A plaque remaining from the Big Apple Night Club at West 135th Street and Seventh Avenue in Harlem.

Above, a 1934 plaque from the Big Apple Night Club at West 135th Street and Seventh Avenue in Harlem. Discarded as trash in 2006.

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Entry from October 06, 2012
“Drunk as a skunk”

"Drunk as a skunk” means to be highly inebriated. Skunks aren’t particularly known for drinking; the saying exists because of the rhyme. “Drunk as a skunk” has been cited in print since at least 1940.


Wiktionary: drunk as a skunk
Etymology
Although skunk might refer to the aroma of alcohol etc, the rhyme seems to have motivated this idiom.
Adjective
drunk as a skunk

1. (simile, colloquial) Highly inebriated.
Usage notes
This term follows the common pattern of omitting the first “as” of the full form “as drunk as a skunk”.

24 November 1940, San Diego (CA) Union, “Out of My Mind” by Katharine Brush, pg. C3, col. 6:
‘Drunk as a skunk but we got him registered in time.”

15 December 1942, Oakland (CA) Tribune, “Cohn-ing Tower” by Art Cohn, pg. 28, col. 1:
Except for rare few teetotalers—the late Howard-Jones, Double-A Stagg, Babe Hollingbcry and one other probi whose name escapes me—everyone got drunk as a skunk.

19 May 1947, The Oregonian (Portland, OR), “Behind the Mike” with William Moyes, pg. 13, col. 2:
A couple of hours later, he was drunk as a skunk, but at last reports still had the candy.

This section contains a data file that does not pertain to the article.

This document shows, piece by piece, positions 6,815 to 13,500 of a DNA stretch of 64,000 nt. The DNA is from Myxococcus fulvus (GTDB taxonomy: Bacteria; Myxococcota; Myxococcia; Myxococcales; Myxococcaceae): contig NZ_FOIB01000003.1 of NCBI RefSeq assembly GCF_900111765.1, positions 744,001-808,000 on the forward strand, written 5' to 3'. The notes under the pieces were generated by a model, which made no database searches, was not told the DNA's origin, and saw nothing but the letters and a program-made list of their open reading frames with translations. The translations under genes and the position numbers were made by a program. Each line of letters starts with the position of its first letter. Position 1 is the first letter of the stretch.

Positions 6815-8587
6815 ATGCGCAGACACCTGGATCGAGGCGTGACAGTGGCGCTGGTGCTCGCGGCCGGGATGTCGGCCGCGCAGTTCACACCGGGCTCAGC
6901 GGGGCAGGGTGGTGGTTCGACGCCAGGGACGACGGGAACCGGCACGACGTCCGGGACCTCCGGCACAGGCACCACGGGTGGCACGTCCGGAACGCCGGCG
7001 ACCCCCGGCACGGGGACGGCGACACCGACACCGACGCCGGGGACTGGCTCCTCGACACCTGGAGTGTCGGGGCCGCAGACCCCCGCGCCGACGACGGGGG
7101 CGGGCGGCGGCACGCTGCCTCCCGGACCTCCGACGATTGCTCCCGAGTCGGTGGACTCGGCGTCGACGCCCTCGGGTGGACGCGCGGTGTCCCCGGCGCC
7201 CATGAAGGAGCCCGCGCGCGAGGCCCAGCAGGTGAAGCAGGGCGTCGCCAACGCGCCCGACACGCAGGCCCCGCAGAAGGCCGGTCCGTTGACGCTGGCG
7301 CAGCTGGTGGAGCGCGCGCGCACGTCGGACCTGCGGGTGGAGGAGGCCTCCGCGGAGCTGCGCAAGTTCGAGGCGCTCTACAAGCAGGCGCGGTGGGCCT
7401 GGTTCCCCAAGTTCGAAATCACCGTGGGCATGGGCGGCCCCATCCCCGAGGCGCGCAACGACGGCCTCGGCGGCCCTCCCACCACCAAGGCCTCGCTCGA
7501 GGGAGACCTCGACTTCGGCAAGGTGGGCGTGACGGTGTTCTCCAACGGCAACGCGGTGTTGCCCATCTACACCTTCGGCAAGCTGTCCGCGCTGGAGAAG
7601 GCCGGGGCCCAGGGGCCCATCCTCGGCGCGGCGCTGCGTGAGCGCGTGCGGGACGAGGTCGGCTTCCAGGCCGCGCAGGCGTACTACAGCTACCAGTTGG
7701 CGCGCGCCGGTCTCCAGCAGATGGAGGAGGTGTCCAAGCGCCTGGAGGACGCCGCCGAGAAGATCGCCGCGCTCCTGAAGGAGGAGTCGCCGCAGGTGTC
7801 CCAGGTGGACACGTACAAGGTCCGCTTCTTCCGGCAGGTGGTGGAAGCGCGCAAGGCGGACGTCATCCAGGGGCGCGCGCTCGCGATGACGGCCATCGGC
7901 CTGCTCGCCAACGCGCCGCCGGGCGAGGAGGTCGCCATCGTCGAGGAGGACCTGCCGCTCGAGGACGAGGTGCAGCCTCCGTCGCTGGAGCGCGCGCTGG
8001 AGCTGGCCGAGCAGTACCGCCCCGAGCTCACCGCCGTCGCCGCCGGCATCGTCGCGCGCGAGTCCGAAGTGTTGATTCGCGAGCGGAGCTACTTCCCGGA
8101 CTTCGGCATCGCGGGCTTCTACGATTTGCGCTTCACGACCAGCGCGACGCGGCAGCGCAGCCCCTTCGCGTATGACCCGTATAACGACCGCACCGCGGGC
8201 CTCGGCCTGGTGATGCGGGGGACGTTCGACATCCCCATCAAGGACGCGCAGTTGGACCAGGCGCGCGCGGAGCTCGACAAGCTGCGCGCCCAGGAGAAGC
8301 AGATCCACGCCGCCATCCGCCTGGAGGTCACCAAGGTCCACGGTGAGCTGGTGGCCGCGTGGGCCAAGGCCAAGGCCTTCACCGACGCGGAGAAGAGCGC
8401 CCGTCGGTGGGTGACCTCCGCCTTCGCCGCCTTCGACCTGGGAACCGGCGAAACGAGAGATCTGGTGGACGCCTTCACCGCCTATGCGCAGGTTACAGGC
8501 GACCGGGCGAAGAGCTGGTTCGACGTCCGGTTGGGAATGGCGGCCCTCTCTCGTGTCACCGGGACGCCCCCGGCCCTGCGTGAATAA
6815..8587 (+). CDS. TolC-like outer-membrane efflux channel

Google Books
Peyton Place
By Grace MetalĂ­ous
New York, NY: Messner
1956
Pg. 300:
“He’s in the woodshed, drunk as a skunk,” said Ginny to those who came to inquire for him.

Google News Archive
6 August 1958, Daytona Beach (FL) Morning Journal, ‘Dear Abby” by Abigail Van Buren, pg. 4, cols. 4-5:
DEAR ABBY: My husband got drunk as a skunk and came home at four in the morning with lipstick smeared all over his face.

Google Books
29 October 1966, Billboard magazine, pg. 105 ad:
But the real fun comes in watching an all-thumbs customer who has one small drink get rated “Drunk as a Skunk,” while a skillful (or lucky) heavy drinker rates “Sober as a Judge.”
(The Northwestern Corporation—ed.)

OCLC WorldCat record
Drink like a [fish], drunk as a [skunk], sink like a [rock], dead as a [duck]; safe [boat] ing, no [alcohol] : your safety, our concern.
Author: United States. Army. Corps of Engineers.
Publisher: [Washington, D.C.?] : US Army Corps of Engineers, [1989?]
Edition/Format: Image : Picture : National government publication : English

OCLC WorldCat record
Drunk as a skunk
Author: A Coghlan
Publisher: [London : New Science Publications,
Edition/Format: Article : English
Publication: New scientist. no. 2113/2114, (1997): 46
Database: ArticleFirst

Posted by {name}
New York CityFood/Drink • (1) Comments • Saturday, October 06, 2012 • Permalink


Well, they do rhyme. That’s just the point. words are created not only with there meaning but also with how it sounds.

Posted by: moving boxes gold coast  on  10/10  at  10:53 AM

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